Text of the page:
Encouragingly, the percentage of new buyers, compared to overall ticket sales, was higher in 2022 than in 2019. The same trend was true for re-engaged buyers. One of the present challenges seems to be getting current patrons who have come back in 2022 to become repeat buyers.
Data corner: U.K. and Ireland
Ticket sales and donations: 2022 v 2019
Performing arts ticket sales for 2022 in the U.K. and Ireland were down in both revenue and units compared to 2019. Revenue has fallen less than units, which may reflect a slight increase in the price of tickets since 2019. On the donations side, units rose 8% in 2022 but revenue from donations was down by 6%.
Audience demographics: Age and booking habits
Performing arts organizations in the U.K. and Ireland have lost a high percentage of households in the older generations who previously attended arts events. The greatest loss, -55%, was in the Silent generation (age 77-95). Only 21% of Generation Z (age 11-25) were lost as audience members from 2019-2022.
Encouragingly, new buyers are making up a greater percentage of overall ticket purchases in 2022 than in 2019, as are re-engaged buyers. The overall percentage of current buyers however, is down by roughly 10%.
Focus areas for 2023
So that gets us back to wanting, needing a different approach.
Or does it?
Building the loyalty of your customer has always been and will continue to be what sustains your organization for the future. Investing in loyalty, retention, and building frequency are the needed ingredients.
How do you move forward?
There are immersive tools and technologies everywhere to help you better steward your customers and understand their values. While most totals in 2022 were still down from pre-pandemic levels, the 2022 recovery picture is much improved from 2021. To make the most of this rising recovery and build your loyalty toward the future, focus on stewarding your customers by doing these five things really well:
- Listening. Stop talking!
- Use some of your communication opportunities and channels to listen and collect responses from your customers rather than talking at them. The data above is, as the name of the tool suggests, a benchmark, but there are unique values and contours within your audience that you should know and understand.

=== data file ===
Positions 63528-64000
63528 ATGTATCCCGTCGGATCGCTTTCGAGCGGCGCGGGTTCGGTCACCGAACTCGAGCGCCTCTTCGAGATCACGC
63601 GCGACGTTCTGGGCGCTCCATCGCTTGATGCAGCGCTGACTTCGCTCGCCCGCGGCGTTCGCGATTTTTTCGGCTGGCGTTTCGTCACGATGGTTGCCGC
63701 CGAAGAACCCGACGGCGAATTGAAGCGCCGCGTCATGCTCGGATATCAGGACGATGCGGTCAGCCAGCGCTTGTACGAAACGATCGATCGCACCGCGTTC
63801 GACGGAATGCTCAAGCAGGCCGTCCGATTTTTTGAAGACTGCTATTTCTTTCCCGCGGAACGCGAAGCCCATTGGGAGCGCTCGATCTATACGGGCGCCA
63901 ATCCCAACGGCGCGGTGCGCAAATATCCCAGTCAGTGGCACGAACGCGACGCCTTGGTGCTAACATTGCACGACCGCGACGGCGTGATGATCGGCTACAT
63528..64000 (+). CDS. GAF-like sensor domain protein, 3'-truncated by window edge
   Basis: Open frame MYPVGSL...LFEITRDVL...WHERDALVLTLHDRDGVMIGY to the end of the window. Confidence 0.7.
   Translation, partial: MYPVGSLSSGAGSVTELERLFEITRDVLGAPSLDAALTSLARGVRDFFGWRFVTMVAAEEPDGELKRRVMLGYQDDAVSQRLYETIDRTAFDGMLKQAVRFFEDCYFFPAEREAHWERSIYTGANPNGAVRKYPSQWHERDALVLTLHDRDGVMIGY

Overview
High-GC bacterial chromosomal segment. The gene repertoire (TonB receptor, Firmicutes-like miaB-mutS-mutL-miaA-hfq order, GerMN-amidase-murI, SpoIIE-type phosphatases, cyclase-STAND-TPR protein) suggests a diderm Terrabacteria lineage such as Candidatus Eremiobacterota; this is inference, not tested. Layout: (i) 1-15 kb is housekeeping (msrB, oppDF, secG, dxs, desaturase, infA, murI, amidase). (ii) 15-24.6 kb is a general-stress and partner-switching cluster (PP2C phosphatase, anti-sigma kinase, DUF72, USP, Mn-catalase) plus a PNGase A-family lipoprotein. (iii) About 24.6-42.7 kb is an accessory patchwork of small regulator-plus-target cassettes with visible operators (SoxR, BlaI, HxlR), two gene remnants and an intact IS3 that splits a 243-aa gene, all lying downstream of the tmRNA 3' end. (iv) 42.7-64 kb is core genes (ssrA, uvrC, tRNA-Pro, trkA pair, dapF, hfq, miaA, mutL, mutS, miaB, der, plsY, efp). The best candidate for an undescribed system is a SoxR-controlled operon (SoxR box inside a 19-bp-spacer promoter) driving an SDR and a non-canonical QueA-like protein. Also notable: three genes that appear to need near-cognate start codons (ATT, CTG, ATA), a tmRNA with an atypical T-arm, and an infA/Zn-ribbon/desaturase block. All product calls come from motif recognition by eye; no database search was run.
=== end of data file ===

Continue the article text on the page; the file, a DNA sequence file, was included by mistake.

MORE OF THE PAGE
- Measuring. Be consistent.
- Based on your customer feedback, determine the metrics that will drive your decisions and measure them consistently. What are the numbers you want to drive up or down? Look for ways to reduce friction in data collection and sharing amongst your teams. For some additional ideas of metrics you should already be tracking consistently, check out TRG Arts' blog, Measure What Matters: 6 Metrics Arts Leaders Should Track.
- Inviting. Ask them back.
- Invite your customers to return like you know their history. This requires segmented messaging and an organized database, but it allows you to make the right offer to the right patron at the right time. There are nuances to the best way to welcome a first-time attendee or acknowledge and reward loyalty. Taking the time to consider the right way to invite each customer group will show your audiences that they are known and valued.
- Surprising. Delightfully!
- Look for ways to surprise and delight your customers throughout their experience with you. One great example I have seen is placing a gift or a welcome card on the seats of first-time attendees or subscribers. These simple gestures make your customers feel seen and valued as well.
- Evolving. Be ready and willing to change.
- Finally, be flexible and evolve your practices to stay aligned with your customer’s values. As we have seen in the data from The Arts and Culture Benchmark, these values can and do change significantly even over a period of several months. Continuing to listen, measure, invite and surprise will ensure that your organization continues to create and build loyal customers.
This content was first presented in February 2023 as part of The Future of Audience Loyalty, a panel event hosted by Spektrix. View the full recording and slides below.
THE FUTURE OF AUDIENCE LOYALTY
Eric Nelson is Client Engagement Officer at TRG Arts.
Join TRG's free Arts and Culture Benchmark to understand how your ticketing data compares to an industry leading benchmark of over 400 organizations across North America, the U.K. and Ireland.
We learn more when we connect. Puzzle through these ideas with Eric by scheduling some time in his calendar.